Serving the San Francisco Bay Area New Music Community

Sun, Dec 4 2016 7:30 PM

7:30 pm Eric Glick Rieman - piano
8:30 pm Clucas/Djll/Glenn trio
Dan Clucas - trumpet, Tom Djll - trumpet, Jordan Glenn - drums

Three seasoned improvisers come together for the first time in a set that’s sure to be exploratory, revelatory, hortatory, and even minatory, whatever that means! Clucas, he of the beautiful sound and encyclopedic exposition of the masters; Djll, he of the warped imagination and bottomless thirst for playing things he doesn’t know how to play; Glenn, First Percussionist for the Bay Area, on-call for any and every kind of duty, and also a knockout composer. In fact, all three players are Composers of Surprise who love to do it right in front of your eyes and ears, so don’t miss this unique gathering.

Performing on a variety of instruments, including the prepared/extended Rhodes electric piano, as well as piano, melodica, celeste, organ, Waterphone, and toy piano, SF Bay Area composer/improviser Eric Glick Rieman performs improvised and previously structured music in several settings, both solo and in groups, He has performed with the Mills College Contemporary Performance Ensemble in Oakland, CA, USA since 1999, and received an MFA from Mills in Electronic Music and the Recording Media in 2001. Rieman writes for piano, Rhodes electric piano, and ensembles.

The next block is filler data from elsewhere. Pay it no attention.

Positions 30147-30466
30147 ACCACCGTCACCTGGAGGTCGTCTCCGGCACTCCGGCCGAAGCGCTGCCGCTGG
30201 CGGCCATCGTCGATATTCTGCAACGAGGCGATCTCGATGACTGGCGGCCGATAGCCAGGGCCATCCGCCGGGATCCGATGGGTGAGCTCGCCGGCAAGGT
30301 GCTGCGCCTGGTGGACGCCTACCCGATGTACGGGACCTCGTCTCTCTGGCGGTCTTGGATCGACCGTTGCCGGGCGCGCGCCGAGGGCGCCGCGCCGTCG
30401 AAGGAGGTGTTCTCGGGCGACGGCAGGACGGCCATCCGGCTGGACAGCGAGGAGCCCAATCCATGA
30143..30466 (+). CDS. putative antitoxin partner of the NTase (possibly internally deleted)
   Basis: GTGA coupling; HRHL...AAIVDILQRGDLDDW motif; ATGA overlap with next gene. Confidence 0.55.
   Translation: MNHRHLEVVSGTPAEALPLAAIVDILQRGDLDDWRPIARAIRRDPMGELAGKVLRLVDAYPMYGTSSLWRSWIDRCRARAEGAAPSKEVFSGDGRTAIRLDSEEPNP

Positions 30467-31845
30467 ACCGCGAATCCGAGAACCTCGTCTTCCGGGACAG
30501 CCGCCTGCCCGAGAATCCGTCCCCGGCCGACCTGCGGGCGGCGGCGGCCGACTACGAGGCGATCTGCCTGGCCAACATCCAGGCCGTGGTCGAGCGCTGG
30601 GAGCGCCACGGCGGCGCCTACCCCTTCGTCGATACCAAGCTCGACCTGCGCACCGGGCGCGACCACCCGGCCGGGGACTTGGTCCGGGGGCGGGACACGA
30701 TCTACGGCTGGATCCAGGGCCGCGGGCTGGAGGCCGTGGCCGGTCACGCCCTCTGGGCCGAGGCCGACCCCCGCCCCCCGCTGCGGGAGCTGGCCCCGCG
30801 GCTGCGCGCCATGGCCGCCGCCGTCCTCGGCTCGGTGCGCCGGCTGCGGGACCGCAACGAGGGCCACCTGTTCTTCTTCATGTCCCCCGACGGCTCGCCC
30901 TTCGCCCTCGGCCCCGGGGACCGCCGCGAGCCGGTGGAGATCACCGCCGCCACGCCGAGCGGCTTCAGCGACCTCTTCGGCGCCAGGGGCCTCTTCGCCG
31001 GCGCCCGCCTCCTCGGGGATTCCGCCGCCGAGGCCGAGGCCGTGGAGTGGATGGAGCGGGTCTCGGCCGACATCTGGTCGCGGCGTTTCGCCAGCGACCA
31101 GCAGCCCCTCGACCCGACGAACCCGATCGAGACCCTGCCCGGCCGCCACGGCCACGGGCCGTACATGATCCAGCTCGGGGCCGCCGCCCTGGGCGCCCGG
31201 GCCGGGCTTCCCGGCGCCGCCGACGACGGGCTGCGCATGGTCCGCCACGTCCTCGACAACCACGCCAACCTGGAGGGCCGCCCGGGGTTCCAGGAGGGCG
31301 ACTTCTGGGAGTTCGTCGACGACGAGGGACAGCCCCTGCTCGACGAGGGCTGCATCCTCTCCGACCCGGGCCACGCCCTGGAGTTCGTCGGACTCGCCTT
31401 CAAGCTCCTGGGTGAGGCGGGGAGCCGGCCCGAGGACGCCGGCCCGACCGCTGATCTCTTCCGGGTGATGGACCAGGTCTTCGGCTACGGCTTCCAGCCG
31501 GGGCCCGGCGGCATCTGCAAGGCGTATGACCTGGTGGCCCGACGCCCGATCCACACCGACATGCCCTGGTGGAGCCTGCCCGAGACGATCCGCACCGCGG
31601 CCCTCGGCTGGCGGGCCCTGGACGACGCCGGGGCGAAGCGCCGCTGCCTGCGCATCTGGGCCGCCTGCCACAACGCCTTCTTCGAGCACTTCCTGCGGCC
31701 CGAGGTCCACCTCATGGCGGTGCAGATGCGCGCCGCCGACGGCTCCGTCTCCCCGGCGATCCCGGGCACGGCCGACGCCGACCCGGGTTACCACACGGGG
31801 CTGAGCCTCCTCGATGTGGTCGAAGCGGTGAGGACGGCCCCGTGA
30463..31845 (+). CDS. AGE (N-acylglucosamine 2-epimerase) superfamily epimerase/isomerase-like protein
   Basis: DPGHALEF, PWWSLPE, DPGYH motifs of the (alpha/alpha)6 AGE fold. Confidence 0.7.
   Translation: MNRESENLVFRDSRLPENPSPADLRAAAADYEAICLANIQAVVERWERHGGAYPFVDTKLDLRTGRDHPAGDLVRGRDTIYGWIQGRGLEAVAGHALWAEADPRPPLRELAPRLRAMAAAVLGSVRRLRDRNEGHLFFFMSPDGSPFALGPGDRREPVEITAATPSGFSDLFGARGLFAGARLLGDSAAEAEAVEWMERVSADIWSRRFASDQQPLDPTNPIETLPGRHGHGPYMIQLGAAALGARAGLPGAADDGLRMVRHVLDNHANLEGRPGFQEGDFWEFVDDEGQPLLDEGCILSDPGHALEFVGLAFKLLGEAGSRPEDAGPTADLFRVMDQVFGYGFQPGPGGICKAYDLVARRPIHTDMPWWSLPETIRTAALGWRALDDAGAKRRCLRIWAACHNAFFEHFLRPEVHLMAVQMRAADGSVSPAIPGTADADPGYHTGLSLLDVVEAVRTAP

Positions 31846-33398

His recent compositions include explorations of Biosonicism (music created at the intersection of composition and biology). The "Helix Aspersa Series"(2008) is a series of graphic scores made in collaboration with snails. "Felis Catus Series I" is a series of graphic scores made in collaboration with a cat (2009). "Circle House and Chutes"(2009) is a piece for indeterminate ensemble employing techniques used to handle cattle in a slaughterhouse to herd an ensemble through a score.

Cost: $10-$15 sliding scale
Audio samples in which musicians at this event play:
Videos featuring musicians playing at this event
Tender Buttons at Second Act, SF, 2016; live video processing by Bill Thibault